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Irish Terrier Dog Breed
The Unpopular Irish Terrier
This dog may seem like a medium to large dog at first glance but the truth is the Irish Terrier breed usually weighs just under 30 pounds.
The Irish Terrier is one of the oldest terrier breeds. It's the raciest member of the terrier family, with longer legs and body than most others in the terrier category.
At one point the breed could be found in a variety of colors including black and tan, gray and brindle. Near the end of the nineteenth century the solid red color became the standard and remains so today.
The Irish Terrier is also a working dog. Back in World War I, Irish Terriers were used as messengers and sentinels.
Back in the late 1920s it was ranked 13th in popularity in the US. But for some reason, their popularity sank and today it's a rare site to see a purebred Irish Terrier.
It has many winning and appealing attributes so its lack of popularity is hard to understand.
The Temperament of the Irish Terrier
The terrier breed is playful, bold, inquisitive, and strong willed. It's always up for an adventure and likes action!
The Irish Terrier tends to be aggressive when it encounters other dogs and small animals. It also may react with reserve when meeting new people.
The Irish Terrier generally likes children but usually that extends to only his family members. If you're thinking about getting an Irish Terrier you should be aware of this. It may be a difficult dog to socialize at the dog park or other locations where you're likely to encounter strangers and other dogs.
If you exercise this dog adequately it can be a well-mannered and calm member of the family when indoors. The Irish Terrier is loyal and devoted to its family.
They do best when they live with the family indoors and they aren't very happy to be left alone for long periods.
Irish Terrier Products
Irish Terrier Dog Breed
Have You Ever Seen an Irish Terrier?
Upkeep for the Irish Terrier
The needs for the Irish Terrier are modest.
They usually just need a weekly brushing and the occasional professional or home clipping.
One advantage to this dog breed is that they shed very little. Some people specifically look for this in dogs.
It’s coat is a dense, wiry hair. It has a double coat which serves to protect the dog from cold or wet weather.
The dog’s coat is usually reddish or fawn color. Sometimes you’ll also see small patches of white.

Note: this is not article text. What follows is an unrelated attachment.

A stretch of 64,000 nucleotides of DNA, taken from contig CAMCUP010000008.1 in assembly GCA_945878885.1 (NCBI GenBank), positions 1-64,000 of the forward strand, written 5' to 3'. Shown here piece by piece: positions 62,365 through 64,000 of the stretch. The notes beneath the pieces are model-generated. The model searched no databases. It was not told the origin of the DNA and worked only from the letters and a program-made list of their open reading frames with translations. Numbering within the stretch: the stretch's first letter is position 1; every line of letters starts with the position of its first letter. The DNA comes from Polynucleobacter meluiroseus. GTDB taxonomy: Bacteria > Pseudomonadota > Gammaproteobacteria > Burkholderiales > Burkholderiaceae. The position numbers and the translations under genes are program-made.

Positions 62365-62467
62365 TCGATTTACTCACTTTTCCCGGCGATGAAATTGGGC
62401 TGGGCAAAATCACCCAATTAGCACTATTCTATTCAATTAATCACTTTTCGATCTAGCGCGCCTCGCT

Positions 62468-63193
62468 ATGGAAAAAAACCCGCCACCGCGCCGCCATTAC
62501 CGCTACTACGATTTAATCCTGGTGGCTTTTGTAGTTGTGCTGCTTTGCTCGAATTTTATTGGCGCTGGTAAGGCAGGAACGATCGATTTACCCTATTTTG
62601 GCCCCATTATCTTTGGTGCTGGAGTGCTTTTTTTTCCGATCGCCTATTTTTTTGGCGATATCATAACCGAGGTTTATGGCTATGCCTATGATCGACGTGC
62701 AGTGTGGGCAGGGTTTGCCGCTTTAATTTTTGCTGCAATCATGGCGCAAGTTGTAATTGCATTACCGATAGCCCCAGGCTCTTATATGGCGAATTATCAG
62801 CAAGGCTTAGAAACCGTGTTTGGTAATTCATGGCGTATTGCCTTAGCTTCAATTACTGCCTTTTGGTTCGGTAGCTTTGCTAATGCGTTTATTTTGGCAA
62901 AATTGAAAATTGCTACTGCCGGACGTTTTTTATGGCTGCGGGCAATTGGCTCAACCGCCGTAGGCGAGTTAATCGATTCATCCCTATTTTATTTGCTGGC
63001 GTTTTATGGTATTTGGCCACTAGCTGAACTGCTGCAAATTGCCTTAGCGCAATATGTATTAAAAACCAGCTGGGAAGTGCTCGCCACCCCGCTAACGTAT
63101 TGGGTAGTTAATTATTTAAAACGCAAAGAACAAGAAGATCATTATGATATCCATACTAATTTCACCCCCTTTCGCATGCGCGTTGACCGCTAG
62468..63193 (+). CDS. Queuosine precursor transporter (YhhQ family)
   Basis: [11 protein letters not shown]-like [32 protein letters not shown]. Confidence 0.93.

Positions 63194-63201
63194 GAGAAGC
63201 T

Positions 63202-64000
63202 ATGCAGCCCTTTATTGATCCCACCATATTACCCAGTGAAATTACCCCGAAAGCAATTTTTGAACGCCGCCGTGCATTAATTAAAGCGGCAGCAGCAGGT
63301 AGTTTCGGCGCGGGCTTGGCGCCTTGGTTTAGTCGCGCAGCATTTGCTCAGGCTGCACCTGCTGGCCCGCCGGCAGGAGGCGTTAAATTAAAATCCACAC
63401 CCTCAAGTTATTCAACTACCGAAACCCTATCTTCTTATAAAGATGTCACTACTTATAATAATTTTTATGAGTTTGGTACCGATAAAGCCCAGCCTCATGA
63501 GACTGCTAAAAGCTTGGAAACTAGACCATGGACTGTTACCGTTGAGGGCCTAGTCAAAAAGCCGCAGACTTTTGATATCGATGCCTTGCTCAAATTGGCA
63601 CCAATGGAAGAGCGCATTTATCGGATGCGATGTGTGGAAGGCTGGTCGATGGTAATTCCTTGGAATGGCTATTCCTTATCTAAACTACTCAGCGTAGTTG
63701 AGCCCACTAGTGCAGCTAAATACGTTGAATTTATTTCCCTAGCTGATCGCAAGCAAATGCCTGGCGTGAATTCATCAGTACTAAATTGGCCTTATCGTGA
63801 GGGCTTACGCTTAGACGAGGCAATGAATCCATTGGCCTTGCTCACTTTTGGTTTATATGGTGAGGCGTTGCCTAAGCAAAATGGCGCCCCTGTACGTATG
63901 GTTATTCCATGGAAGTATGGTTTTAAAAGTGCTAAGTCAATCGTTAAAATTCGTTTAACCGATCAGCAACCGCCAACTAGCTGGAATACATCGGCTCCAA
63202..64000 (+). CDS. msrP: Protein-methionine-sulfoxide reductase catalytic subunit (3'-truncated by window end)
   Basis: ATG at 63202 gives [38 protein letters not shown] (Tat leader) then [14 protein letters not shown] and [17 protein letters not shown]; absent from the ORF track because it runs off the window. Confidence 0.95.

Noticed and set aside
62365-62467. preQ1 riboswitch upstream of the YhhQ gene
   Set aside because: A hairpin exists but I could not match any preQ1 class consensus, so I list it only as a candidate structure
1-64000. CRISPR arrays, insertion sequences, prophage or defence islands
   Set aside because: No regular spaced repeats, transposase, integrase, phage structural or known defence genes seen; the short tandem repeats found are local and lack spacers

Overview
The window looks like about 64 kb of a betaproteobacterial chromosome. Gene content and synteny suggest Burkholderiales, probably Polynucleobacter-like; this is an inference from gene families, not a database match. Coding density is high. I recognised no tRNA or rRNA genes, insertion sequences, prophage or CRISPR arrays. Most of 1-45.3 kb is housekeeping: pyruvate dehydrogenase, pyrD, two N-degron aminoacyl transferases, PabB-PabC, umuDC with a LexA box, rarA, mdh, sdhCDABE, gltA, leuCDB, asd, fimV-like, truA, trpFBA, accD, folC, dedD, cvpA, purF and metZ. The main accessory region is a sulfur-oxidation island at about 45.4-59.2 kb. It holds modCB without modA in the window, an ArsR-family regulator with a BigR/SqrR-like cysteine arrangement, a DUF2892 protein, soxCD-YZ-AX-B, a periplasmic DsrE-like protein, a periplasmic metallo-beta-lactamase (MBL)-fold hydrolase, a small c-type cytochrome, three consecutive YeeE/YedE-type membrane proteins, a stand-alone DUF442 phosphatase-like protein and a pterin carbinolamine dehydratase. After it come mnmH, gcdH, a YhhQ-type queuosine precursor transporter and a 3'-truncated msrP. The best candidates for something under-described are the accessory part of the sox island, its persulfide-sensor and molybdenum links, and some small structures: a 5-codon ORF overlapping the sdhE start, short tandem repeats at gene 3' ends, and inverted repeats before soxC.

Use a natural bristle brush to groom this breed.
Even though it’s referred to as a hypoallergenic dog, it still produces allergens. If you have allergies to dogs, you will likely find the Irish Terrier easier to tolerate compared to other breeds.
Grooming an Irish Terrier-Tips
Training the Irish Terrier
Because of the intelligence and activity level of this breed, a daily walk or easy jog is recommended. They make good hiking companions. It will be impossible to train this breed without giving it a sufficient outlet for it’s energy.
They love to run and play so keep your patience when doing any training. He's very intelligent and easy to train as long as the training is consistent.
You have to show firmness and positive reinforcement to get anywhere with this intelligent breed. He needs incentive to cooperate – as is the case with most dogs. Try using appealing snacks, praise and play time activities which the dog enjoys.
The Irish Terrier doesn’t respond well to strict and harsh handling. This breed is easier to train if you keep the sessions brief and keep them interesting.
Irish Terriers are natural watch dogs. They like to warn their owners of approaching strangers but be sure to keep a handle on their barking. This breed can turn into excessive barkers.
It’s important to socialize any dog during their first year of life. They’re most happy when they around their family.
Irish Terriers usually love kids and make great playmates for children.
They can co-habitate with cats if raised with them from a young age. I would be watchful when they are exposed to small pets in the rodent family. Their natural instincts can take hold and they may find it difficult to control themselves.
It’s best if an Irish Terrier is the only dog in the home. They have a tendency to get aggressive with other dogs. They are fearless and won’t back down from a fight.